The noise is so bad the Steele family is being forced to sleep with their windows closed, leaving them to suffer in the sweltering summer heat.
However, the din isn’t coming through the walls of their 11th-floor apartment block at the Westin Wall Centre on Corvette Way, near No. 3 Road and Sea Island Way.
It’s blasting all the way from the Richmond Night Market, which lies about 400 metres away and opens every Friday to Sunday evenings from May to October.
“There’s no peace, there’s no quiet, there’s no escape,” said Reesa Steele, whose apartment faces the market.
“You can’t leave for four or five hours a night there.”
According to Steele, she can hear the main stage clearly through shuttered windows, which renders her and her family, who all work shifts, unable to sleep.
Steele said the sound from the main stage speakers projects directly into her living room.
And every Friday, Saturday and Sunday, the mom of two adult children said the noise pierces through the closed windows.
“I can hear their announcements from the stage. I can hear the music. Last week, they had a drum set (amplified) – I can tell, because it was crashing through,” said Steele.
Steele told the Richmond News that she first contacted the City of Richmond’s bylaw department on May 19, shortly after the market opened for the year.
Steele wants to set a precedent so that others aren’t bothered by the noise coming from the night market, and doesn’t believe that she is the only apartment affected.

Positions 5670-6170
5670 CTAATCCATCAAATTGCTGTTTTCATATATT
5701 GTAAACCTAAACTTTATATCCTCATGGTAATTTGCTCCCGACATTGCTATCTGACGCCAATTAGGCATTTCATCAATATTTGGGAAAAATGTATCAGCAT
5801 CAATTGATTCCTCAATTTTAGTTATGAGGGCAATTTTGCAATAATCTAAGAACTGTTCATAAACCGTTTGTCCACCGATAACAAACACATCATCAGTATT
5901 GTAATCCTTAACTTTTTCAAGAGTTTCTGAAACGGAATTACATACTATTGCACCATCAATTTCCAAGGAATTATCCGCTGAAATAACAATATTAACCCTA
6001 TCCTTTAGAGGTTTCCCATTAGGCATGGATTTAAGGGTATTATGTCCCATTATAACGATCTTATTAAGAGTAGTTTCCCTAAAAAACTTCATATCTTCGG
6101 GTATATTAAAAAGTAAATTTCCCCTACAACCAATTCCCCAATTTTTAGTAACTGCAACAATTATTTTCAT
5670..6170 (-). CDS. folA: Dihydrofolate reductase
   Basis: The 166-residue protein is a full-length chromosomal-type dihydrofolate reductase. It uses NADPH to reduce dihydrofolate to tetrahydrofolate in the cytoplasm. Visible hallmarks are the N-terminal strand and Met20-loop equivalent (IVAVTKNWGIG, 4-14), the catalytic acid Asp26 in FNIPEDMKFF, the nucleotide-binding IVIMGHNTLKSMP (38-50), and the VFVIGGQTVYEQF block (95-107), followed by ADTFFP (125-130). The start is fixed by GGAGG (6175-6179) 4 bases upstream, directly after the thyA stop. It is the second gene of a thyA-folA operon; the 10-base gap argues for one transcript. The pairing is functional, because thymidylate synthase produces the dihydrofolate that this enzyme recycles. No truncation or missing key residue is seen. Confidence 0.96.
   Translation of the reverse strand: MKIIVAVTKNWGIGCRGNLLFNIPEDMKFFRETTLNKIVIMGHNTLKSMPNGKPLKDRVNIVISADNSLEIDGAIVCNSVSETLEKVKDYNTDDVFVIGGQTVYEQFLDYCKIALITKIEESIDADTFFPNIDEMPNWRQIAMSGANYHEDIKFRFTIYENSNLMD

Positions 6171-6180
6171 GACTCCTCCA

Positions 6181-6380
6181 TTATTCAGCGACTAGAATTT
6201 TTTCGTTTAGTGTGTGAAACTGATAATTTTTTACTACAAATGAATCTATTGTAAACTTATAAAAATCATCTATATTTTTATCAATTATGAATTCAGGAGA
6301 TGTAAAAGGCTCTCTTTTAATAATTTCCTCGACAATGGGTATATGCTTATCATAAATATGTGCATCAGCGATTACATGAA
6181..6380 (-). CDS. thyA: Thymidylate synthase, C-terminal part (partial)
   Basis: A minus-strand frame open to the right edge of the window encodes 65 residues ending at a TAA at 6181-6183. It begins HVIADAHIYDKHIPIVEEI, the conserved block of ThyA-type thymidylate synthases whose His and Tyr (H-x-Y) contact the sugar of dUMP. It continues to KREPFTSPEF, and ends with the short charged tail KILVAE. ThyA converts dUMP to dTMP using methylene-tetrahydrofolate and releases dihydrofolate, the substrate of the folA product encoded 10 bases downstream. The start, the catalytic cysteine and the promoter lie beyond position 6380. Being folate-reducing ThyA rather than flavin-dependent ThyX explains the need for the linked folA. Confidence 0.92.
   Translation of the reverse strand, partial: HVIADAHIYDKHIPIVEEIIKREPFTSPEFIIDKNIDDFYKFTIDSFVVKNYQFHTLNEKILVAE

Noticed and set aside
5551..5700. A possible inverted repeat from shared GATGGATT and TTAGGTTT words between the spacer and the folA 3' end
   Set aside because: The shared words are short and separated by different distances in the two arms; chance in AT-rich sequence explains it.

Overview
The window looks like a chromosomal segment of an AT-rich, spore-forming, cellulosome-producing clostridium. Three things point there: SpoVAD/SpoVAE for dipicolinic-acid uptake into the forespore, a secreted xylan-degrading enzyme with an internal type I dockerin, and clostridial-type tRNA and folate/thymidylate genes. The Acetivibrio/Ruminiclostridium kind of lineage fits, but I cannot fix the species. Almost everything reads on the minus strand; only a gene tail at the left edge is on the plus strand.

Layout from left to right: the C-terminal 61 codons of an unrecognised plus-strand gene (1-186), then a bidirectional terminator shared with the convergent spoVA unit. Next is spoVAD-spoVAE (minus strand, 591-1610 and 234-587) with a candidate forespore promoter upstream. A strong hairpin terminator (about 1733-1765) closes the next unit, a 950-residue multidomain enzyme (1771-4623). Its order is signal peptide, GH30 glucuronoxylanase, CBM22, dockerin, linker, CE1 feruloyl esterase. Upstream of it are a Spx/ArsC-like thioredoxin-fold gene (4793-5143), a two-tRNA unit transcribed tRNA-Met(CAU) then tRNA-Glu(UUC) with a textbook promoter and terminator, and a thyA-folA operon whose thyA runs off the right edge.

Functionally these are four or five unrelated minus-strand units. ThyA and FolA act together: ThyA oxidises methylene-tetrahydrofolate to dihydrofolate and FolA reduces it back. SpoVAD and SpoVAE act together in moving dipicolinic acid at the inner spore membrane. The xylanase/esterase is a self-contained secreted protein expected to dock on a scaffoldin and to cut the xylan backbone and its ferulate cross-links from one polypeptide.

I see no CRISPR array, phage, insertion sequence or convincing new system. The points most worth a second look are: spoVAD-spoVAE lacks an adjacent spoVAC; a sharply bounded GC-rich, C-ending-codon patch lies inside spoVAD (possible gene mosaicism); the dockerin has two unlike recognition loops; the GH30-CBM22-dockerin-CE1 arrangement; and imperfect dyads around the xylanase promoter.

After a number of follow-up conversations with the city’s bylaw department, Steele was then visited twice by Vancouver Coastal Health (VCH).
VCH spokesperson Tiffany Akins confirmed that the health authority visited Steele’s apartment twice to conduct sound-level tests, first to take a reading when the market was closed, and a second time when the market was open.
“It was determined that the ambient noise in the area, when the market is not open, is already above the limit, likely due to traffic,” said Akins, adding that the market doesn’t produce a significant amount of noise.
“It can’t be determined that the market contravenes the bylaw,” Akins said.
Steele said she tried multiple times to contact Target Productions, the company that runs the night market, leaving several voicemails before she was finally able to speak to a representative.
“She asked if I was calling for a noise complaint,” said Steele.
“I said I was and that something needs to be done, that I should not have to listen to the sound from their main stage amplifying directly into my living room. She said she ‘would get them to turn it down.’”
Steele added that while the sound was “marginally better” by the end of the evening, she doubted that the change would be permanent.
The News has reached out to Target Productions for comment.
According to the city, only one complaint about the noise from the market was made this year, and that none have been made in the past few years.
VCH also confirmed that they have not received any other complaints about the market, and that the noise from the market isn’t considered a health concern.